The White House’s mid-session review carried some grim news today, projecting that unemployment rates will stay at 9 percent next year with a scaled-back overall economic growth rate. That 9 percent is the key number, because, as ABC News reports, “no president in modern times has won re-election with unemployment as high as 9 percent.”
That may be true, but has any other president been forced to deal with Mideast uncertainty followed by a severe earthquake followed by a tsunami followed by Tea Partiers mucking up the debt ceiling debate in congress? The Obama administration made sure to add this “string of bad luck” into its report, once again:
Second, 2011 has seen drags on the economy in the form of a sharp rise in oil prices, the disruption to global supply chains as a result of the earthquake in Japan, a slowdown of growth in Europe, a sluggish rebound in the housing market, and uncertainty surrounding congressional action on the debt ceiling, all of which have delayed the recovery further. In sum, economic growth and job creation, while positive, have not been strong enough to bring down the unemployment rate to an acceptable level.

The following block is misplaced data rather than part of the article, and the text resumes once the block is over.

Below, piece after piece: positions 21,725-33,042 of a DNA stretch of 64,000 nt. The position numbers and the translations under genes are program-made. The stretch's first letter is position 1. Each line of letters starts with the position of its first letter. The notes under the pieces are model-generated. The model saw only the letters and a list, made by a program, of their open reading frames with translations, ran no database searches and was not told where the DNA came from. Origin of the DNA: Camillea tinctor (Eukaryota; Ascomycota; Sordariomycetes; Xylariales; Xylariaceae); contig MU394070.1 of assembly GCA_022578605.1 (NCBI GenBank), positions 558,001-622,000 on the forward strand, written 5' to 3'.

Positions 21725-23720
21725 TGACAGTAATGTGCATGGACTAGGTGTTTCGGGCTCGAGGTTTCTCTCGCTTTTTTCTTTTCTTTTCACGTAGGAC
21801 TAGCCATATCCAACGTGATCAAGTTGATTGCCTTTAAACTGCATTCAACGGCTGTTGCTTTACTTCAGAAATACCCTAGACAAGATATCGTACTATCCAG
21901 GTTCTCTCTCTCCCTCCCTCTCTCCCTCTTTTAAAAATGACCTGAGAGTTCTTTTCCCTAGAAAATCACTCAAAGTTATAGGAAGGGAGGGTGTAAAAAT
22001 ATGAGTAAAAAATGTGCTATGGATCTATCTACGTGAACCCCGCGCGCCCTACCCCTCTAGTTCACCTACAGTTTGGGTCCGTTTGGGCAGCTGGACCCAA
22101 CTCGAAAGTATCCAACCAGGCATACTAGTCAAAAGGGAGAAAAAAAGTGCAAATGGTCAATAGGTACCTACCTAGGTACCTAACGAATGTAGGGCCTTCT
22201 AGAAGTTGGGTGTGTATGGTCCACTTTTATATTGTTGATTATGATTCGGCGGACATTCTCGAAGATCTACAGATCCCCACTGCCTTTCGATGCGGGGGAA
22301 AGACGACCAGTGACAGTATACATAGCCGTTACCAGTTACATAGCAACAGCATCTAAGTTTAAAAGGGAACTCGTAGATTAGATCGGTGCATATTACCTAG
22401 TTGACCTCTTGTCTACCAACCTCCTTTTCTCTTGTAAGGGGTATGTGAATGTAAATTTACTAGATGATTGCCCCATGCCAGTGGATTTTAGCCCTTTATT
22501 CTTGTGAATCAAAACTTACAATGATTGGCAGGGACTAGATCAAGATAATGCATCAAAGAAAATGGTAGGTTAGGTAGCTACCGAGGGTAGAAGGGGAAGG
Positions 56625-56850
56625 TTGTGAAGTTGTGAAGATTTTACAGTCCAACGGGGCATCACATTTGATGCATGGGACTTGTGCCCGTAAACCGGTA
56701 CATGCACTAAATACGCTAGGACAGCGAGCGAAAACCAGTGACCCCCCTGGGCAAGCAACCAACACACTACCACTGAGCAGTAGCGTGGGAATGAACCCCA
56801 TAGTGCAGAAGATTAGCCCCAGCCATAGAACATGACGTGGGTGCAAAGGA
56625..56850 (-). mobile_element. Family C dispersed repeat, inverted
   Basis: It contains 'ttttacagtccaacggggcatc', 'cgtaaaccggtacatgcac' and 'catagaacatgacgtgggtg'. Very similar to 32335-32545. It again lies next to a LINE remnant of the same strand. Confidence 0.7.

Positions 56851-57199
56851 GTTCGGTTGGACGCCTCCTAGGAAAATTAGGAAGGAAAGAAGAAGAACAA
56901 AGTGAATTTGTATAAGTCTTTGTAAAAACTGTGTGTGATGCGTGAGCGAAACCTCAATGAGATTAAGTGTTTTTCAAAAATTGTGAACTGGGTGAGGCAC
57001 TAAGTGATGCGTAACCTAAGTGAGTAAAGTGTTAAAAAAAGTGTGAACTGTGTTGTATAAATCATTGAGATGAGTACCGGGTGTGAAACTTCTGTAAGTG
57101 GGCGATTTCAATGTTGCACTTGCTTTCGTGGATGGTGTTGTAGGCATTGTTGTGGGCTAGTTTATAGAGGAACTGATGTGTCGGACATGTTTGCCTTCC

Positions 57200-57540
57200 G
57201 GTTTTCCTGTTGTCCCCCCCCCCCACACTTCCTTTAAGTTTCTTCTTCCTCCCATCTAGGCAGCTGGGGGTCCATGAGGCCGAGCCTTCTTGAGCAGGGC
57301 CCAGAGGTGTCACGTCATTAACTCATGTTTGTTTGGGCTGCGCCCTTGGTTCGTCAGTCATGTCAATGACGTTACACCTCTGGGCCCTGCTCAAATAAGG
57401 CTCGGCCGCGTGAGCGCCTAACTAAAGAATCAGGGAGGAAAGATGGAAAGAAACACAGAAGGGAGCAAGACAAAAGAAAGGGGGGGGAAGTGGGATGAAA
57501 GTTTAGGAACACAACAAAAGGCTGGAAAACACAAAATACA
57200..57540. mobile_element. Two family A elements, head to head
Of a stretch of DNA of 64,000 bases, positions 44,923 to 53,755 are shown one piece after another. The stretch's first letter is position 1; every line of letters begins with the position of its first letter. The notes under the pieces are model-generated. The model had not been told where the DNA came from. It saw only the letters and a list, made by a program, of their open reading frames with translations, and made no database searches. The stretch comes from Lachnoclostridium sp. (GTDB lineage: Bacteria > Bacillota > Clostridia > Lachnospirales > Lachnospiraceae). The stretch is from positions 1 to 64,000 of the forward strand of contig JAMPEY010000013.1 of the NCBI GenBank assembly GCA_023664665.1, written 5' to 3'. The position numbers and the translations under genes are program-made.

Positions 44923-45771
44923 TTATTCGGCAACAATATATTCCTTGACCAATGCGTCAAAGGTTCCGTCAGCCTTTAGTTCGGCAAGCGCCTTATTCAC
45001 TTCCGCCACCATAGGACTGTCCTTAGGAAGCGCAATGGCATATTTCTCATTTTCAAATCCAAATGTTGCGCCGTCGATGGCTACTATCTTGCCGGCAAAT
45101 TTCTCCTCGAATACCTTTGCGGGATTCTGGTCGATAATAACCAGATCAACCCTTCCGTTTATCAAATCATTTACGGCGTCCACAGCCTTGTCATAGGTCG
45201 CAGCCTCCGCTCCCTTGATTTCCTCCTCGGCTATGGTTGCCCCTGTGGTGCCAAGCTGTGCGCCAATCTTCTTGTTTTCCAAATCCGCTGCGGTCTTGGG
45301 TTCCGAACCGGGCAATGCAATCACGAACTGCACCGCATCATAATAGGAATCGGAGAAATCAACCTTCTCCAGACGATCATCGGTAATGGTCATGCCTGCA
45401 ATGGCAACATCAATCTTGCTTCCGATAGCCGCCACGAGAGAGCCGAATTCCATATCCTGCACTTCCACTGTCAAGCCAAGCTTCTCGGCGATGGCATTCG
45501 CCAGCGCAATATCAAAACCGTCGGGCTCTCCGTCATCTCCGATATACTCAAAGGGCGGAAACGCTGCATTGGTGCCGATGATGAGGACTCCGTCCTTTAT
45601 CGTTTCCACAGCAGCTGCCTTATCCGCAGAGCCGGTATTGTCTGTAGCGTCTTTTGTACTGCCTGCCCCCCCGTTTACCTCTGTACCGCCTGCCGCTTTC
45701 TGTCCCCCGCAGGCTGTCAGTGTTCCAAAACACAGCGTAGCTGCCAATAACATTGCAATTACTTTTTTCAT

It’s not that these issues haven’t had an impact on the economy, but what president doesn’t have to contend with natural disasters, the Middle East, and congressional gridlock? The more Obama rehashes this litany of grievances, the more it sounds like he’s in over his head. There was a way to include these incidents in the review without making it sound like the economic recovery would have been in fine shape if it weren’t for events outside the president’s control.